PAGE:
04-20-2006, 01:26 PM
I've recently heard that weighted flies are off limits on Gaspe salmon. Is this true?
I presume this means that bead and cone heads are no-nos.
What I was wondering is this:
I have tied a lot of tube flies this year. I plan to fish them for everything from brookies to lakers to....salmon. I know that those tied on plastic tubes are ok, but what about flies tied on 1.5 inch brass tubes? Or bottle tubes (also metal)?
What constitutes a weighted fly?
I could swear that I remember my guide tying cone head flies on my tippet last fall, and that some flies were certainly pretty heavy...
I'm sure that someone will suggest that I go read the regs, but on my first pass through I didn't find the info I'm looking for. Quebec salmon regs are about as arcane as city building codes!:Eyecrazy:
Thanks and cheers!
04-20-2006, 05:40 PM
Your brass and plastic ones are OK .DON'T uses the Bottle variety.
PS : also PM'd you on this subject
04-20-2006, 07:34 PM
Bottle tubes are actually much lighter than brass tubes. Any idea how the distinction is made?:confused:
PS I didn't receive the PM.
04-21-2006, 07:33 AM
I found this copy of the Quebec regulations that is good through 2007. According to this, no weight of any kind would be permitted if the weight was used to sink the fly. I think that brass would fall into this category. Also something I always thought was that treble hooks were limited to size 6. This is not mentioned.
A key factor of these rules is the use of wire. I have avoided using wire for ribbing because I believed it could be considered weight. It seems perfectly legal according to the rules.
SEE SECTION "F"
04-21-2006, 02:15 PM
Copied straight from the Quebec salmon regs (I finally found them).
It seems that having metal wire on the fly is OK (specifically says it is). Also, no weights to facilitate sinking. I think that brass tubes used for tube flies are questionable in this regard as the tube is for the base of the fly itself and not "added weight". What's the difference between using a long-shanked heavy hook for a fly vs. a copper or brass tube with a vey short-shanked hook? Weight-wise the brass tube may be only marginally more (talking light brass tubes and bottles here, obviously there are some really heavy tubes out there).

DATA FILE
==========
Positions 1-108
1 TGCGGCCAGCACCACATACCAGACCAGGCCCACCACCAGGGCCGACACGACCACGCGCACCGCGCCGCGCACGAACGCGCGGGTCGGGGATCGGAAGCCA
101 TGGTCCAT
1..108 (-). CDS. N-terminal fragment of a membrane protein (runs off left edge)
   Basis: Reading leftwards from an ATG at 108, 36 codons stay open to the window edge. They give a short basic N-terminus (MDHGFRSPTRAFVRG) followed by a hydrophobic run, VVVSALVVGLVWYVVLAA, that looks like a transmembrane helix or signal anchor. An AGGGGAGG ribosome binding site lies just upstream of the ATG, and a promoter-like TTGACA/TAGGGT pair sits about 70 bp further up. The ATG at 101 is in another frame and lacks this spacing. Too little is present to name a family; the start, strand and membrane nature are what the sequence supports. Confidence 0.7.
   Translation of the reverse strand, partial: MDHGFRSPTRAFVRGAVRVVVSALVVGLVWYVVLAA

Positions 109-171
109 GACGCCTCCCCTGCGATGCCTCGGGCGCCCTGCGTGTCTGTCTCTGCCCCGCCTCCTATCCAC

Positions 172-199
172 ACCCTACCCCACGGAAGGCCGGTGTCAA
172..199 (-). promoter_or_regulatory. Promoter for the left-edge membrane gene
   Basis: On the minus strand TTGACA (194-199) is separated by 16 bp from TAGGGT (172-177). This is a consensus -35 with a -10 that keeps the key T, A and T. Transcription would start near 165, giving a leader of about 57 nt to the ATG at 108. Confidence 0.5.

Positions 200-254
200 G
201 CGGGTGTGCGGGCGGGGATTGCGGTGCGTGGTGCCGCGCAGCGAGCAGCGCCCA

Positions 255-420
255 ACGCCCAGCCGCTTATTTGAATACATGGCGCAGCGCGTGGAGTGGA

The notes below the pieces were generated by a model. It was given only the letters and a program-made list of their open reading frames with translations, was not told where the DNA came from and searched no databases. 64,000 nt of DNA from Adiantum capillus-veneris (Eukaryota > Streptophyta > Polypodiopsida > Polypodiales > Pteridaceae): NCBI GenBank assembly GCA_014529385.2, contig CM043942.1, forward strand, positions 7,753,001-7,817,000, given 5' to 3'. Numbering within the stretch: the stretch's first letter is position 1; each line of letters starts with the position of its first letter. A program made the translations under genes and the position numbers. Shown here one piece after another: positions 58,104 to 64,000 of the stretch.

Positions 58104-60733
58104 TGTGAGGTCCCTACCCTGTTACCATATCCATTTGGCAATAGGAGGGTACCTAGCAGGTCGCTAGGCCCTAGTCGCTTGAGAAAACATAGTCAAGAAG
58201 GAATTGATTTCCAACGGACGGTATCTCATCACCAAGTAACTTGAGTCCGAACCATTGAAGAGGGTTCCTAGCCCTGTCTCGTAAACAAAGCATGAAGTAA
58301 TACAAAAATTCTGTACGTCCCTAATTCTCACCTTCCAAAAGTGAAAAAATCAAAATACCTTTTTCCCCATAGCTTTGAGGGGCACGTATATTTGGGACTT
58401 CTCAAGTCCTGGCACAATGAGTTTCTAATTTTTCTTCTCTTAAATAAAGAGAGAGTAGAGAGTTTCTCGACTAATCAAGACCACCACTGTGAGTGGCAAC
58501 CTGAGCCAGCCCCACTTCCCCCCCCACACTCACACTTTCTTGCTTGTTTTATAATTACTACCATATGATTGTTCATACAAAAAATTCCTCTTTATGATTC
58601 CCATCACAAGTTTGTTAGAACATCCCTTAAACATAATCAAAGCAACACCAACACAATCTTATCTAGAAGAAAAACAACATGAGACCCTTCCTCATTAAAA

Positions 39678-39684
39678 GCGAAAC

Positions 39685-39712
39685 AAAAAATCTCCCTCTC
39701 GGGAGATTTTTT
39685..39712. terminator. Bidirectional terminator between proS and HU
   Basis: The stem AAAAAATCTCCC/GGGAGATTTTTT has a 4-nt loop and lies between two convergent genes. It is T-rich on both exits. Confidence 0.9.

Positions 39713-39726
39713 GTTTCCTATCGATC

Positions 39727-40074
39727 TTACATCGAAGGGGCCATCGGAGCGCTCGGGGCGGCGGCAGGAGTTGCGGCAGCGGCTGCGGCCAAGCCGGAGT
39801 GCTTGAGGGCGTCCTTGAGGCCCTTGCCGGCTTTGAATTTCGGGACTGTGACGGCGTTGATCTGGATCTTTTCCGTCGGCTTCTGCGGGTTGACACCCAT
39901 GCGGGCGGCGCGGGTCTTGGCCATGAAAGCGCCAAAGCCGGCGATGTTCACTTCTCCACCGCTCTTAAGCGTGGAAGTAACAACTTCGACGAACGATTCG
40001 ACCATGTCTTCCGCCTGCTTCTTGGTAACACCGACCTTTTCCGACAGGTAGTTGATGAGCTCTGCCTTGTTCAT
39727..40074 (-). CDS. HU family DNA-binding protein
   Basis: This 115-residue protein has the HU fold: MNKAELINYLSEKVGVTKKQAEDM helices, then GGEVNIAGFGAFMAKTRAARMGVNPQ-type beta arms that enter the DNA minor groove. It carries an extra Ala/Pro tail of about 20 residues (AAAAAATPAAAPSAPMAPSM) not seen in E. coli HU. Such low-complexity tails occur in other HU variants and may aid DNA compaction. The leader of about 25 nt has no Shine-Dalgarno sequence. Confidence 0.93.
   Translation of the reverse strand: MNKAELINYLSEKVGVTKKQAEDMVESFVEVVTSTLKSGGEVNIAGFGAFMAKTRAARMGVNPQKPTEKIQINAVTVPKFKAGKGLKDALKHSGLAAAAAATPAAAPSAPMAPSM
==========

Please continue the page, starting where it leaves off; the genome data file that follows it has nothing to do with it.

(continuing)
I'm surprised to read that trebles are ok! Not that I want to use them, I'm just surprised.
Finally, does unweighted lines mean that sink-tips are not allowed, and line must be floating only?
When fishing for salmon in Québec, only angling is permitted.
In general, angling is practiced using a line equipped
with lures, hooks or flies, baited or not. Hooks may be
single, double or triple. A lure or fly counts as a hook. A line
must not have more than three hooks.
Note: When angling in the salmon rivers of Zones 23 and 24, a
line must not have more than a single, double or triple hook
or more than a lure with a single, double or triple hook
“FLY FISHING ONLY” – Certain stretches of salmon rivers
are accessible for fly fishing only. In this case, when fly
fishing, you must abide by the following rules:
– you must use rods equipped with unweighted lines with
only one artificial fly*;
– artificial flies may be composed of a combination of
hooks that takes into account the size of the hooks illustrated
to actual size below; such flies must never have
more than three points;
– flies may have attachments made of silk, metal wire,
wool, fur, feathers or a combination of these materials or
– flies must not have spinning or waving parts, nor be
equipped with weights to facilitate sinking;
– flies must not be baited unless stipulated otherwise in